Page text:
The House passed a landmark bill that moves millions of U.S. consumers and employees a lot closer to having their legal rights restored.
On Sept. 20, U.S. representatives passed the Forced Arbitration Injustice Repeal (FAIR) Act with a 225-186 vote. If the bill clears the Senate, it will bar companies from requiring workers and consumers to relinquish their right to sue as a condition of employment or buying a product or service.
Currently, companies can slip arbitration agreements into the fine print of employee contracts and user agreements. These clauses effectively strip individuals of their right to sue their employer in court, even in cases of alleged sexual harassment, discrimination, civil rights violations, wage theft, and just about everything else that would form the basis of a legal dispute.
Instead of going to court, complainants are forced into arbitration – a private, out-of-court dispute system that is undeniably stacked in favor of the company. In this system, consumers and employees take their complaints to an arbitrator or panel of arbitrators who decide the outcome for the dispute. In many cases, those arbitrators are hired by the company and lack objectivity. Options to appeal an unfair ruling are generally poor.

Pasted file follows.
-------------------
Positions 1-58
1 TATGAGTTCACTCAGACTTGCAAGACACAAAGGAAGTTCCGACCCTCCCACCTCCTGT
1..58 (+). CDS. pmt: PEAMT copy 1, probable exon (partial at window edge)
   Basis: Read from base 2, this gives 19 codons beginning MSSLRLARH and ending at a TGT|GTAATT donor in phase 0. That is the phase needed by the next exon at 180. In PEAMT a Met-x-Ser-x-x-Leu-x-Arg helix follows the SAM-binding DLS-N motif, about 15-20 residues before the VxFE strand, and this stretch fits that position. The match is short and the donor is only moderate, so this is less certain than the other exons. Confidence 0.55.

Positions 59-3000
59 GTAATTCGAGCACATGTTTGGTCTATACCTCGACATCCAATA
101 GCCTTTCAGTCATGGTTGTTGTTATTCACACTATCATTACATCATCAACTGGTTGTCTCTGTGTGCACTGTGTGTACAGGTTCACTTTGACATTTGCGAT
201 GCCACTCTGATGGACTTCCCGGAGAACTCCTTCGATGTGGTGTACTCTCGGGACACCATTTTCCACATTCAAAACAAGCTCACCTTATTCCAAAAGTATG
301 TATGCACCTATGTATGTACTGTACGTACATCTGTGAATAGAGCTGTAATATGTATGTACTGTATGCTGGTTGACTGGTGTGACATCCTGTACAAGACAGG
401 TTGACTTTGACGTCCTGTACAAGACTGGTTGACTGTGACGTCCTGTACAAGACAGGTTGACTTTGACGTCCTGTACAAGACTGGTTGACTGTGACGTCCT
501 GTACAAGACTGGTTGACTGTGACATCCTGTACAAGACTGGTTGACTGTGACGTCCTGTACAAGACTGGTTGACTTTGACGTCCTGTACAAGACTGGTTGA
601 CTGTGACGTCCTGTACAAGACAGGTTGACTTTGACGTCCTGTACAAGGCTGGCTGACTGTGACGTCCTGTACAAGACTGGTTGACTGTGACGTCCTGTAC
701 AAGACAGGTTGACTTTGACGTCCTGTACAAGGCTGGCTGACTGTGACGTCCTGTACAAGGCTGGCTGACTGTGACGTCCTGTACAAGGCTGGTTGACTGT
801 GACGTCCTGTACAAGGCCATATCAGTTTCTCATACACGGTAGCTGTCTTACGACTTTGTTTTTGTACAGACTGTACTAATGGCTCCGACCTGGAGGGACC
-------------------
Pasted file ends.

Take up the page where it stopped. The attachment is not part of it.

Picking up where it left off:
A recent study found that 81 of the largest 100 companies in the U.S. include mandatory arbitration agreements in customer agreements. Another study found that some 60 million U.S. workers are barred from taking their employers to court by arbitration agreements.
“These provisions amount to a get-out-of-jail-free card for corporations that rip off, defraud, injure, cheat, racially and sexually discriminate against, create and tolerate hostile work environments for, and violate the privacy of their consumers, workers, students, nursing home residents and others,” said Robert Weissman of the advocacy group Public Citizen.
Indeed, the outcome for consumers has been dismal as more and more companies force arbitration. The Economic Policy Institute analyzed the outcome of arbitration cases and found that just 9% of them resulted in monetary relief for the consumers.
The FAIR Act’s passage still faces an uphill battle in the Republican-led Senate, but there are some promising signs that pro-arbitration legislators are opening to reform. Two House Republicans crossed the aisle and voted to pass the FAIR Act and some Senators, including Lindsey Graham (R-SC) have expressed a new willingness to take another look at mandatory arbitration.
“I believe arbitration has a place in society. I want to be pro-business, but everything that’s good for business may not be the best answer for society,” Sen. Graham, chairman of the Senate Judiciary Committee, said in a previous hearing on the FAIR Act. “In 2019, I want to look long and hard on how the system works; are there any changes we can make?”
Additional Source: Vox